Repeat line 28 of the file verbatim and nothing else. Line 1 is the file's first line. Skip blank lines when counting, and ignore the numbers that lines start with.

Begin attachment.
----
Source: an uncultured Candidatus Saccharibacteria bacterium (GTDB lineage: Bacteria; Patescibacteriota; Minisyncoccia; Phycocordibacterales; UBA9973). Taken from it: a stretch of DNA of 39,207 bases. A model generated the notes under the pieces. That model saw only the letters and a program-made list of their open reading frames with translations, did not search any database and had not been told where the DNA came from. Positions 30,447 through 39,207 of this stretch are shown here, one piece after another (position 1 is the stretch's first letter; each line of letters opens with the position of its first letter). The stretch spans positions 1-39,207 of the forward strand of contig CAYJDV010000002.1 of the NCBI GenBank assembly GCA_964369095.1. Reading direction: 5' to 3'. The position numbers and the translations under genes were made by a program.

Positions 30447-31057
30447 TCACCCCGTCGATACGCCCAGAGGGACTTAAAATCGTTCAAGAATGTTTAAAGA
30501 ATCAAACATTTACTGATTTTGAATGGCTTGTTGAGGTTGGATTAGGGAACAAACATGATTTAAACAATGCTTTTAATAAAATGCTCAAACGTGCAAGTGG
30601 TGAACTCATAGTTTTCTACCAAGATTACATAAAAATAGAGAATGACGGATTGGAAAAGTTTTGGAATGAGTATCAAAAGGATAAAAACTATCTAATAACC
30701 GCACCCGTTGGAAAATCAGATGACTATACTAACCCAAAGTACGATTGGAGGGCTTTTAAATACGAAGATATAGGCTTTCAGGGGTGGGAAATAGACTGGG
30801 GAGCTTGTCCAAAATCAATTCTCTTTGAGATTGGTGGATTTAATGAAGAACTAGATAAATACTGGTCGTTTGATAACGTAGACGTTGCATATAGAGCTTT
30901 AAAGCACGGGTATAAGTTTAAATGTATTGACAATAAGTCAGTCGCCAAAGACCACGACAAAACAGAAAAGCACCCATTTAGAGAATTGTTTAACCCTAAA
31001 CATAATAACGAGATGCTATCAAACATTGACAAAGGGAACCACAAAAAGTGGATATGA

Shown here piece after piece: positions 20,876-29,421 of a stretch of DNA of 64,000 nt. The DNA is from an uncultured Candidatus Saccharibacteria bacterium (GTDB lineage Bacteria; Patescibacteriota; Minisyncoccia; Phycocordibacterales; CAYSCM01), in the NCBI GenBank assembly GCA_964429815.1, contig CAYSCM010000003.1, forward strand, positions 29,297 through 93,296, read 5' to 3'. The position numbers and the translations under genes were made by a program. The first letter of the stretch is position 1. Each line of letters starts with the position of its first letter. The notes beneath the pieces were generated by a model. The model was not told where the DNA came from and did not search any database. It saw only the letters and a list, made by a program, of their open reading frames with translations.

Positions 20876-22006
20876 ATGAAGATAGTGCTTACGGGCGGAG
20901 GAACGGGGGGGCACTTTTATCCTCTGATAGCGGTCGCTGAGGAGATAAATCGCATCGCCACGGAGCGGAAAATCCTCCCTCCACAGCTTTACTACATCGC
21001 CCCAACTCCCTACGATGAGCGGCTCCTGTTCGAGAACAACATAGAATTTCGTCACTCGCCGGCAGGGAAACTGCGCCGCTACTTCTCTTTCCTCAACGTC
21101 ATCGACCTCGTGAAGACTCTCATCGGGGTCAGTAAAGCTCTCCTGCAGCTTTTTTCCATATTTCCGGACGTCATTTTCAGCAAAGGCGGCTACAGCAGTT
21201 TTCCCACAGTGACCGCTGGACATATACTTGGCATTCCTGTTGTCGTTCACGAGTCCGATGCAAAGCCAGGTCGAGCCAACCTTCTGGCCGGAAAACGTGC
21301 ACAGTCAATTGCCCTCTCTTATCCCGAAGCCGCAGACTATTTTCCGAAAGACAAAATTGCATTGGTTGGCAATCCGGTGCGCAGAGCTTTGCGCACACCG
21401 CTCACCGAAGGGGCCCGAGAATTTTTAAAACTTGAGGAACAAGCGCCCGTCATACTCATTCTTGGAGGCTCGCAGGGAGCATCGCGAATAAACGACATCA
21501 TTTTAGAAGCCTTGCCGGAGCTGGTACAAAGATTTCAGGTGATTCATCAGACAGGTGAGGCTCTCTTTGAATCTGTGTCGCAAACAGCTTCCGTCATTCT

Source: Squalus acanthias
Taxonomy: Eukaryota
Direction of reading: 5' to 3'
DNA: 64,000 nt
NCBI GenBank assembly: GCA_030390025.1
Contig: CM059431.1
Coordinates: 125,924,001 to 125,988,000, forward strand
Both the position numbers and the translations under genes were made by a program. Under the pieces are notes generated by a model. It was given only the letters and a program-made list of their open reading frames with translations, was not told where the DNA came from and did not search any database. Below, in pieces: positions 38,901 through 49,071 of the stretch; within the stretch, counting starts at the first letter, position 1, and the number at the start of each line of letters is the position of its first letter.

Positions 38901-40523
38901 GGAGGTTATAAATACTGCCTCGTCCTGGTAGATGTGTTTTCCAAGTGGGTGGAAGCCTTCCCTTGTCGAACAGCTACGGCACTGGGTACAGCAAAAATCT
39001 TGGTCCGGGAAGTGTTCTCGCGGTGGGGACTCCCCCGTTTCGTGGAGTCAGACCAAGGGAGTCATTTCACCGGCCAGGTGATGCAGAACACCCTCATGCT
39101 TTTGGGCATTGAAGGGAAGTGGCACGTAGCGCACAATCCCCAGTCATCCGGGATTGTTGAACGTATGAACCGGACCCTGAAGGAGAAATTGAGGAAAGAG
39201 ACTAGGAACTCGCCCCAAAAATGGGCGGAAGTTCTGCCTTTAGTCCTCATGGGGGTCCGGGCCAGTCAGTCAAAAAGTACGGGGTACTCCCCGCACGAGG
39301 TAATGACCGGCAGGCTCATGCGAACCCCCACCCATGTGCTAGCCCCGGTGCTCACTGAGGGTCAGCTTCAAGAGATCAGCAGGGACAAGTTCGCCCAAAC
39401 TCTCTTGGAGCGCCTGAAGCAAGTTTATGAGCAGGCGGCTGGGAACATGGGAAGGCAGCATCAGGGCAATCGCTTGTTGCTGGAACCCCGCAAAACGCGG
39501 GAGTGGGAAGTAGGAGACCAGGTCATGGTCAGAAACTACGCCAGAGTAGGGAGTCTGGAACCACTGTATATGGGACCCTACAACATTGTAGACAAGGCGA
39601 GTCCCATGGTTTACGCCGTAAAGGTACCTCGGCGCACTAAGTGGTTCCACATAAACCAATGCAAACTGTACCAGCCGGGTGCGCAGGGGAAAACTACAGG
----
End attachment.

Positions 38901-40523